Local Reasoning for Robust Observational Equivalence

by   Dan R. Ghica, et al.

We propose a new core calculus for programming languages with effects, interpreted using a hypergraph-rewriting abstract machine inspired by the Geometry of Interaction. The intrinsic calculus syntax and semantics only deal with the basic structural aspects of programming languages: variable binding, name binding, and thunking. Everything else, including features which are commonly thought of as intrinsic, such as arithmetic or function abstraction and application, must be provided as extrinsic operations, with associated rewrite rules. The graph representation yields natural concepts of locality and robustness for equational properties and reduction rules, which enable a novel flexible and powerful reasoning methodology about (type-free) languages with effects. We illustrate and motivate the technique with challenging examples from the literature.



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1 Introduction

1.1 Context and motivation

Program equivalence is an old central question in the study of programming languages. Establishing whether two program fragments are equivalent has immediate consequences regarding compiler optimisation and correctness, program verification and validation, and other key applications. The standard formal definition of the concept is that of observational equivalence [morris1969lambda]. Two executable programs are observationally equivalent if they have the same input-output behaviour. On terms (program fragments) observational equivalence is the smallest congruence induced by using executable programs as contexts, a definition which makes direct reasoning difficult.

The mathematical challenge of observational equivalence is two-fold. On the one hand, quantifying over all contexts is unwieldy, which led to the development of indirect methods. As an extremal case, denotational semantics provides a model-theoretic route to proving program equivalence [scott1971toward], while the interplay of syntactic (operational) and denotational techniques led to the development of hybrid methods such as Kripke logical relations [statman1985logical] or trace semantics [jeffrey2005java]. On the other hand, program equivalences are notoriously fragile. Adding new semantic features to a language can break equivalences and, more significantly, can invalidate reasoning techniques wholesale. Increasing the expressiveness of a language goes hand in hand with increasing the discriminating power of contexts, and new techniques based on bisimulation have been devised to meet the challenge of increasingly realistic languages [koutavas2006small].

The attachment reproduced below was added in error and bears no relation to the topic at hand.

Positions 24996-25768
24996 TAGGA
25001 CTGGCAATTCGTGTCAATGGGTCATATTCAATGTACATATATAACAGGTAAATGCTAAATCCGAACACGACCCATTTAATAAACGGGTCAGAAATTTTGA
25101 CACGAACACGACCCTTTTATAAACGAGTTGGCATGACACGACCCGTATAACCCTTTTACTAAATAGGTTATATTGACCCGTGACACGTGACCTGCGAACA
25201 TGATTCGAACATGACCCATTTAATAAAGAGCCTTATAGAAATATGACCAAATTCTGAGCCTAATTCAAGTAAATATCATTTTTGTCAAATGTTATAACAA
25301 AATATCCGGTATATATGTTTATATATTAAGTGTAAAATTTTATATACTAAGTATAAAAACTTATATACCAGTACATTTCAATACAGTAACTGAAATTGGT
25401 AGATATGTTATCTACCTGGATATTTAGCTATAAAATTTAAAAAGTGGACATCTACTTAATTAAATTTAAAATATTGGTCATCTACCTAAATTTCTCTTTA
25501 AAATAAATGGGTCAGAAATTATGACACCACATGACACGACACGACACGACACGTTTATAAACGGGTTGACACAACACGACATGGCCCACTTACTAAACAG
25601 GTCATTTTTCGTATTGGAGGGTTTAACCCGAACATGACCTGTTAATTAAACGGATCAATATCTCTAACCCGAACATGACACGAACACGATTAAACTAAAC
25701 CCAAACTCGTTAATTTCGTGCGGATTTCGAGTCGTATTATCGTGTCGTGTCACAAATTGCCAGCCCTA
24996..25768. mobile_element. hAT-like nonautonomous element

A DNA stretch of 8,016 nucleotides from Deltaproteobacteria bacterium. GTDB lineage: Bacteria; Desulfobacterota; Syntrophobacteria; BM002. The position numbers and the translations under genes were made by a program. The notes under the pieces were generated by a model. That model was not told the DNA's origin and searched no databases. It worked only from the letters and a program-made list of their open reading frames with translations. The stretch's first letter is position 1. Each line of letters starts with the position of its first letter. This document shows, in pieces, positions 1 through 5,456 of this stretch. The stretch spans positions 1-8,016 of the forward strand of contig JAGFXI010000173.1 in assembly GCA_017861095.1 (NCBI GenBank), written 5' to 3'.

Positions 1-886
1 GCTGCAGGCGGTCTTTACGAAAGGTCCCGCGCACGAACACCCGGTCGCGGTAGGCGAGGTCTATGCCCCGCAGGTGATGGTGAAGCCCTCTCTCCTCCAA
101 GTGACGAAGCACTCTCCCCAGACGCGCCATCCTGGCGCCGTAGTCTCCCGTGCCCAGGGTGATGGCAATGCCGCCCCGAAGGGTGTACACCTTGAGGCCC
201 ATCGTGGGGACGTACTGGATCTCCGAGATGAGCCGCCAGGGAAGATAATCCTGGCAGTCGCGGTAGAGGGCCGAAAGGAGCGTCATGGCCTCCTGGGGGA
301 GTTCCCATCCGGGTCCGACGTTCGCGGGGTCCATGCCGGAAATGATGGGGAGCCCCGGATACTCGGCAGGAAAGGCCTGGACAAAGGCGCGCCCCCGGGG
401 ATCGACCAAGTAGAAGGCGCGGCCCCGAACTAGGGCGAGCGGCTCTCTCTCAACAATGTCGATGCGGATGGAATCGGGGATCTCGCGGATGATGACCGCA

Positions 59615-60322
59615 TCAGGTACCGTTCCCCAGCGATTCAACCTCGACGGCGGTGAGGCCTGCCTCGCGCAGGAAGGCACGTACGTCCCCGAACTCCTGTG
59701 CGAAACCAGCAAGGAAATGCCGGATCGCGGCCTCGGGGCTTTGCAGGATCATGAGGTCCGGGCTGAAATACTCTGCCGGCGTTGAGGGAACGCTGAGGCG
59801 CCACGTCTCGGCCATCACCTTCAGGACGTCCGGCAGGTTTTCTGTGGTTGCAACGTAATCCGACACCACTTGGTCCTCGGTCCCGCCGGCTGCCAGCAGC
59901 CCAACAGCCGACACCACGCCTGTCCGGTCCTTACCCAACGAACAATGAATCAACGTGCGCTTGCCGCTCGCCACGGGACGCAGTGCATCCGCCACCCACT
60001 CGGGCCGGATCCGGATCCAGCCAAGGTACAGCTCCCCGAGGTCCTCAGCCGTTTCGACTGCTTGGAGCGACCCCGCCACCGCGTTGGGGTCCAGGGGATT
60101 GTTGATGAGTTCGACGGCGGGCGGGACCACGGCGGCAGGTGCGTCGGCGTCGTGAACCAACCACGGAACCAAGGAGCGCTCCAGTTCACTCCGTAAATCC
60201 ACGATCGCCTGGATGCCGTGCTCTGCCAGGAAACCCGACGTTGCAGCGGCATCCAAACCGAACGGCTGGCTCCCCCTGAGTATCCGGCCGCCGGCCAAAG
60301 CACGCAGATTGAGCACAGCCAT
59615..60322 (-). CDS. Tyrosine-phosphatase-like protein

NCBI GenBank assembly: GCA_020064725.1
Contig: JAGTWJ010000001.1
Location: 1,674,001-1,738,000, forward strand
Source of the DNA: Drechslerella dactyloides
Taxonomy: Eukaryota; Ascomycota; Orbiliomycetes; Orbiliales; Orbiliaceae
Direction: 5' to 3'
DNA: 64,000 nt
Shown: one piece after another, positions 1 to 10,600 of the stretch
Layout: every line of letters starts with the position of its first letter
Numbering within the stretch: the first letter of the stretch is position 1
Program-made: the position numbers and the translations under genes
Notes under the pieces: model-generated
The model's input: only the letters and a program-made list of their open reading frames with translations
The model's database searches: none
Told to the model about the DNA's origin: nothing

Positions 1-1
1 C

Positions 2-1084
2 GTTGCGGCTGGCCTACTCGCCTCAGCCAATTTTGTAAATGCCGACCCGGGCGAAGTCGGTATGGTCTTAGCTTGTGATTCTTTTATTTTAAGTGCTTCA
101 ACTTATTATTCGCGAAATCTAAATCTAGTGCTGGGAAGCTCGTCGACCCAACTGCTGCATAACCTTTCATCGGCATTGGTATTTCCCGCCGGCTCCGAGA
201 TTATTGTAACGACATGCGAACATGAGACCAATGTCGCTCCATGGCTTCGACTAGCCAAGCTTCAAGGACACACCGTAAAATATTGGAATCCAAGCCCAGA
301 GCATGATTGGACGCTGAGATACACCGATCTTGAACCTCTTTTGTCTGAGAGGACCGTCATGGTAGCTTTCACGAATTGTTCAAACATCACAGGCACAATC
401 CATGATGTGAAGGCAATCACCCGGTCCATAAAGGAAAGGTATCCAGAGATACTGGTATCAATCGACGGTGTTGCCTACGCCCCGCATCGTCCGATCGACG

A methodological point that became increasingly clear is that the richness of features of modern programming languages demands a systematic study, ideally a classification, from the point of view of the consequences such features have on the equational properties of a language. The development of game semantics made it possible to give combinatorial, syntax-independent, orthogonal characterisations for entire classes of features such as state and control, e.g. the so-called abramsky1997game “cube”, or to replace the syntactic notion of context by an abstracted adversary [DBLP:journals/entcs/GhicaT12]. A classification [DBLP:journals/jfp/DreyerNB12] and characterisation [Dreyer10] of language features and their impact on reasoning has also been undertaken using logical relations.

1.2 Overview and contribution

In this paper we present a new approach to defining effects and proving observational equivalence based on a novel operational machinery inspired by the Geometry of Interaction (GoI) semantics of languages with effects [DBLP:conf/csl/HoshinoMH14, DBLP:conf/popl/MuroyaHH16]. In contrast with the usual definition of the semantic model as a token-passing abstract machine, we introduce a token-guided rewriting semantics of the underlying net [DBLP:conf/csl/MuroyaG17]. Unlike the original GoI machine, the graph-rewriting abstract machine can be shown to be efficient (in the sense of DBLP:conf/icfp/AccattoliBM14

) for common reduction strategies (by-value, by-need). In addition to the theoretical interest, the graph-rewriting abstract machine was also used to model exotic effects, inspired by machine learning applications, in which imperative computation can be transformed into pure computation by abstracting the state 


We revise and generalise the formulation of the graph-rewriting machine from graphs to so-called hypernets, which are hierarchical hypergraphs, in the sense that entire hypergraphs can be used as edge labels. The hypernet-rewriting abstract machine is used to interpret Spartan, a core calculus of three basic constructs: name binding, variable binding, and thunking. Everything else, including function-abstraction and function application, must be provided as an extrinsic operation, which comes with its own associated rewrite rules. The flow of control through the program is represented by a distinguished edge called a token (or a focus), which traverses the hypernet triggering reductions.